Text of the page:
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(Shown above, destroyed collections materials.)

As you may have heard by now, in the early morning hours of Friday, July 7th a severe line of storms hit the Grand Haven area with winds approaching 100 miles per hour.  The Tri-Cities Historical Museum’s main building, the Akeley Building, and the Depot Museum of Transportation were without power for some time, fortunately no damage was done to either historic structure.  The same could not be said for our off site archival collection storage area, better known as the CARC or Community Archive and Research Center. 


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(Shown above: destroyed oversize collections boxes.)

Around 3:00am museum staff were alerted by our alarm monitoring company that something was awry at the building.  When staff arrived they could see a large white pine tree had ripped through several sections of the area where the archival materials were stored.  The tree and subsequent falling limbs, had punctured the roof in 10 locations, allowing water from the storm to pour in, soaking the archival boxes and their contents.  Thanks to a quick staff response and disaster plan, 70 percent of the boxes were able to be removed with little to no damage.  30 percent of the boxes, however, were soaked with rain water and over three inches of standing water filled the building which remained without power for 3 days.  The museum was able to contract with a professional environmental disaster cleaning and document drying service from Charlotte, North Carolina who arrived on site Saturday and began the arduous process of drying out the building and contents.  Thanks to these actions, the Tri-Cities Historical Museum archives are expected to make a complete recovery.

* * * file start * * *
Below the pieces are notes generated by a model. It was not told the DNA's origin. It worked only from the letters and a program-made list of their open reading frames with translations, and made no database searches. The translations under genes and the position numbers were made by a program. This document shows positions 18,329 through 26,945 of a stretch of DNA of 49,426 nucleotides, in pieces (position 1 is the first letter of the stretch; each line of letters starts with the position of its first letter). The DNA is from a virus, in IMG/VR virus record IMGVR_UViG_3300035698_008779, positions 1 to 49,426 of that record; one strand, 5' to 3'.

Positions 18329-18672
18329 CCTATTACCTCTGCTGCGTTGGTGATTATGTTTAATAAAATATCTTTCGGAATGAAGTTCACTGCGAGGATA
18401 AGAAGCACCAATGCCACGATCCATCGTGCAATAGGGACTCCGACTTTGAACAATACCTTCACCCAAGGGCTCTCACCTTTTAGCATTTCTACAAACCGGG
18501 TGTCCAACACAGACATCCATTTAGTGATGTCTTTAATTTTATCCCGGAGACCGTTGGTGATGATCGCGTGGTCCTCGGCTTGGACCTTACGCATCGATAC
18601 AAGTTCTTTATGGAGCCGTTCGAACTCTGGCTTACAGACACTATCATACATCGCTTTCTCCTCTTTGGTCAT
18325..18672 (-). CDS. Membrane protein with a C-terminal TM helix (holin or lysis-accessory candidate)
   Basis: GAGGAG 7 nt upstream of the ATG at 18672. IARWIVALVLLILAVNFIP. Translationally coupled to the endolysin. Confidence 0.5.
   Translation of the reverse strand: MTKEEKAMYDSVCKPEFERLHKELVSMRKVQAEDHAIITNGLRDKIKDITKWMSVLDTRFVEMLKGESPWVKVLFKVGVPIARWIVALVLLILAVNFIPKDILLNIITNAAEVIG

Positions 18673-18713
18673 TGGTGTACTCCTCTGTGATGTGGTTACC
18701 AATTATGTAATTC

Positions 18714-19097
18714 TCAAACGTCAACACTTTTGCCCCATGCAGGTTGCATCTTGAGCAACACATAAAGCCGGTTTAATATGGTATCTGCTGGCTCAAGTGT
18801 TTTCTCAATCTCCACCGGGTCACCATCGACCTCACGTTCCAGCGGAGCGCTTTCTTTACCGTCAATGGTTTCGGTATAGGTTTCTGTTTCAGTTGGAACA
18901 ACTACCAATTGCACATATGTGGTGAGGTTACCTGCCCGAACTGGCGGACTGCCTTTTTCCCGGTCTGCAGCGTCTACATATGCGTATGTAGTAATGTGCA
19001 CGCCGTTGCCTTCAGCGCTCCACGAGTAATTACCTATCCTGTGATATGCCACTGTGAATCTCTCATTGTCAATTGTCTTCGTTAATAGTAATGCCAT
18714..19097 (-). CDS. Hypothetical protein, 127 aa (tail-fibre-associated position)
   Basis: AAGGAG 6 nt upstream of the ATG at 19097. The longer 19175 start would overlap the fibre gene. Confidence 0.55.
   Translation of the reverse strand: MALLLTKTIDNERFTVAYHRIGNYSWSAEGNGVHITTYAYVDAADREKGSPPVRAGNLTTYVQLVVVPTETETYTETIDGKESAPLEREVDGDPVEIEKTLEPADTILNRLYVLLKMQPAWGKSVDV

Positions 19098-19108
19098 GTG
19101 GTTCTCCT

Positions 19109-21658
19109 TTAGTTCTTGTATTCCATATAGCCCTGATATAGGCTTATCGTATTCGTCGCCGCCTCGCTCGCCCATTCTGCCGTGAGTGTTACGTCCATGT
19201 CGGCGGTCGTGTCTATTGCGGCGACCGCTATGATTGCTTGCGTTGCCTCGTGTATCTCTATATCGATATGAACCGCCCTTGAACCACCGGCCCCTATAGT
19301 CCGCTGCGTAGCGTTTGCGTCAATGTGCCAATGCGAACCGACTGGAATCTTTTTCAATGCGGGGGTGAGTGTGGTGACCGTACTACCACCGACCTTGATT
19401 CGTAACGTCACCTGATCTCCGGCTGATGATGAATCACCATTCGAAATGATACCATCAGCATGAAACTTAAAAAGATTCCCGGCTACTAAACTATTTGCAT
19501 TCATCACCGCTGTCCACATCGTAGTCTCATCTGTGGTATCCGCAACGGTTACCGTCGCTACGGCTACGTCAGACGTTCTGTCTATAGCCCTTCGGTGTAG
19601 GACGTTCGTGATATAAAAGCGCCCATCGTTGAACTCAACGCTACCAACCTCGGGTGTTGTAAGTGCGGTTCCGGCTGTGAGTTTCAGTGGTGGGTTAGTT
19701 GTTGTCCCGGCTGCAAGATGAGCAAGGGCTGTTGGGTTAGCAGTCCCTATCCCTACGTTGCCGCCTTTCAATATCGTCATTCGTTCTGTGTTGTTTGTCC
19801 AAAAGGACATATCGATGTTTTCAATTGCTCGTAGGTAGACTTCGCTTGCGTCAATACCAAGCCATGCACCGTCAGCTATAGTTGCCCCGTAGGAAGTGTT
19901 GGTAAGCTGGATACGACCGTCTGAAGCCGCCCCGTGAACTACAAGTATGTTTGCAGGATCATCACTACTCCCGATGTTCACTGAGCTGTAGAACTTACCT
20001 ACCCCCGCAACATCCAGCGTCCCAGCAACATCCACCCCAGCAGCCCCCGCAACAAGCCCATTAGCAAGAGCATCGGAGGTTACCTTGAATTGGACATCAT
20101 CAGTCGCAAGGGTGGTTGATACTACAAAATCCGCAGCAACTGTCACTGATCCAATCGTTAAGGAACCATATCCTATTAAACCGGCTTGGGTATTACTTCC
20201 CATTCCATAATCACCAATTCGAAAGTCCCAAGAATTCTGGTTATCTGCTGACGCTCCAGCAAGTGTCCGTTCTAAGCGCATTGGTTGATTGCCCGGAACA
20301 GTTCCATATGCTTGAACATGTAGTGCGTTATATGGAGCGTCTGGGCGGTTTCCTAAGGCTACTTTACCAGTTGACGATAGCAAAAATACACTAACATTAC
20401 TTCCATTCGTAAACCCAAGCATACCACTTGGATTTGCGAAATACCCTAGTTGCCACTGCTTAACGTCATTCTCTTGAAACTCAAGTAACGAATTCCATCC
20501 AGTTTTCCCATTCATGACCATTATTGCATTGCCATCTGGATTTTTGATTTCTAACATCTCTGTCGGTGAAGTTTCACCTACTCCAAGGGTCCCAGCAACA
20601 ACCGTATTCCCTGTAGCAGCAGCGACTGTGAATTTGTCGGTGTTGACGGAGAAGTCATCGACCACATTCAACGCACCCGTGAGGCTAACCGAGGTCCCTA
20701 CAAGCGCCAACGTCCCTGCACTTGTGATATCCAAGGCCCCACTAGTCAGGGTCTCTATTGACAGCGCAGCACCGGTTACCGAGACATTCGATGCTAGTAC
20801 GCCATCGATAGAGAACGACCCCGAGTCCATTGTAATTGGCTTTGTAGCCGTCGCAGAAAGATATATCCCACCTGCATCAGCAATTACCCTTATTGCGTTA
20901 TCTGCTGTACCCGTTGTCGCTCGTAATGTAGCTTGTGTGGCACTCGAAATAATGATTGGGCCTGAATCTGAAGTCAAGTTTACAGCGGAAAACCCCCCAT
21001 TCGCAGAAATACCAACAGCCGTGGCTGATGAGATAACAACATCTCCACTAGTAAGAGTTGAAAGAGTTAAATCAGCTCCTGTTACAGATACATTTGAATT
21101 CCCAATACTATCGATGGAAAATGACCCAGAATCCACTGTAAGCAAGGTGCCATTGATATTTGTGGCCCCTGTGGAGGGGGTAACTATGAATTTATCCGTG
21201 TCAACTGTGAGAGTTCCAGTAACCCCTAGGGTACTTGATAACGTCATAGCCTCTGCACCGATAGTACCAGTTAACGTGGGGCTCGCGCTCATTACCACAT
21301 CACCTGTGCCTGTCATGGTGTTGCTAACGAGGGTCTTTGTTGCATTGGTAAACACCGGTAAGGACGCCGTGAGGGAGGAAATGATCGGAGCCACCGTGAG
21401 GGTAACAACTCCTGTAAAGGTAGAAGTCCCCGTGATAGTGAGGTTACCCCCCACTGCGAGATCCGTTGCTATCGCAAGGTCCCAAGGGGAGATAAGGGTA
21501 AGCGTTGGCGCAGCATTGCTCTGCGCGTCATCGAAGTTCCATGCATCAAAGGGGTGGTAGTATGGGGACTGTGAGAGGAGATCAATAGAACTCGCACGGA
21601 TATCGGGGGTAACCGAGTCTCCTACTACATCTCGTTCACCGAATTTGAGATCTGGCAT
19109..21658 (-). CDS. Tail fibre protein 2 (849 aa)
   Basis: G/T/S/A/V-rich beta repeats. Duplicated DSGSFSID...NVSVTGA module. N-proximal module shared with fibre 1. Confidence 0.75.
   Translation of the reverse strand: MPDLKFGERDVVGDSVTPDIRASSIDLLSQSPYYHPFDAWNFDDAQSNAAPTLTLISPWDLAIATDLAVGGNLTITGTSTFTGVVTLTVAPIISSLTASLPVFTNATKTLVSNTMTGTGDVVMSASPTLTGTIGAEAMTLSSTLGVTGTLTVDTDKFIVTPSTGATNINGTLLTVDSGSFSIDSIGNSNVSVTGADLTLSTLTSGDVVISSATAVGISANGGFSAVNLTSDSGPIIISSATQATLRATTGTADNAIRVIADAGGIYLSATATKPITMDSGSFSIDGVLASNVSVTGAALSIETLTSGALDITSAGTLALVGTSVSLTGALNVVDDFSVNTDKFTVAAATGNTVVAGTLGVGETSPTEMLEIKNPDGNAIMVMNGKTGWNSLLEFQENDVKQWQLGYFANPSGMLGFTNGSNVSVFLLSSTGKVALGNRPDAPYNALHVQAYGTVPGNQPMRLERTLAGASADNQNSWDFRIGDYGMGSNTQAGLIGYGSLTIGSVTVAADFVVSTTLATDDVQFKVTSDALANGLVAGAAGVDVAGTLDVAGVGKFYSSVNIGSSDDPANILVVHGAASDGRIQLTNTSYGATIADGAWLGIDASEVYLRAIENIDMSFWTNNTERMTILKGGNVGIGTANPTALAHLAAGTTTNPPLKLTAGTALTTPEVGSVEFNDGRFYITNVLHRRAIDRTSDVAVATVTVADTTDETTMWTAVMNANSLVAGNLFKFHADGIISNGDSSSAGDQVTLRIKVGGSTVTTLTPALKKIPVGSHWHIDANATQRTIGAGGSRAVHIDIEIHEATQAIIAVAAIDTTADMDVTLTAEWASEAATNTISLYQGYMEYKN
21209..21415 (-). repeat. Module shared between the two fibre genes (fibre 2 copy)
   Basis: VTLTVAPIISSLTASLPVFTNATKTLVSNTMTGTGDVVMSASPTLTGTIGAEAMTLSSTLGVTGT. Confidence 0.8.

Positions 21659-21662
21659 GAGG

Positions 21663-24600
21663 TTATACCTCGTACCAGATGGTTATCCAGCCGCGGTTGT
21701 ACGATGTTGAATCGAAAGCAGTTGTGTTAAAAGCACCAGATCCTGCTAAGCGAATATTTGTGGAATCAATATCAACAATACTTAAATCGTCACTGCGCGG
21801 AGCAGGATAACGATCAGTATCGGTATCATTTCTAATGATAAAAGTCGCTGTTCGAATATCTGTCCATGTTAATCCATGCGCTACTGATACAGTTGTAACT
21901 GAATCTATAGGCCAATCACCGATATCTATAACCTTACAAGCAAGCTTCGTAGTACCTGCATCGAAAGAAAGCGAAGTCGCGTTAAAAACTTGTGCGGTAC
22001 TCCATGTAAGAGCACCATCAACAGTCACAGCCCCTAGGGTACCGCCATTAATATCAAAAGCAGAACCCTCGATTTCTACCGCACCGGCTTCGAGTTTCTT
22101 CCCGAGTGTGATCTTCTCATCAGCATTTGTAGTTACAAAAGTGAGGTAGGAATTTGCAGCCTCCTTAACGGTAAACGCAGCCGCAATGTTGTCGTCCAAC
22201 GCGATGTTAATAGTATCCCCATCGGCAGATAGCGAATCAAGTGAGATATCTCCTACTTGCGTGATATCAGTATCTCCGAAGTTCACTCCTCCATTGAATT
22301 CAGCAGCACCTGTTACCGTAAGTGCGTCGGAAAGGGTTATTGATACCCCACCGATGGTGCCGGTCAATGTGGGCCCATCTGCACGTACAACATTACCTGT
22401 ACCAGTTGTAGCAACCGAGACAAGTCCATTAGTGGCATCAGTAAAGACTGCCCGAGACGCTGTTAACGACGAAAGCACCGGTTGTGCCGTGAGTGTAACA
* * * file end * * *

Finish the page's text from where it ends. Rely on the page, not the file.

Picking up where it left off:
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(Shown above: destroyed cieling tiles.)

However, steps to dry out the archives and remediate the building for mold and mildew growth that come with water damage will not be inexpensive.  The museum has received word from our insurance adjustor that the building restoration portion will be covered, but the document services will only be covered to an extent.  We are asking for everyone’s support to help us not only cover the cost of the document drying not paid for by insurance, but to help us purchase new archival safe document boxes to store the items, which will cost over $20,000.  If you can help out financially, please click here and help us to continue to collect, preserve and present the history of the tri-cities, thank you! #collectpreserveandpresent


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(Shown above: Preservation efforts to dry collection items.)


Additional information: The Grand Haven Tribune was kind enough to feature a story on the damage to the CARC, including an interview with Director Julie Bunke! Check it out!


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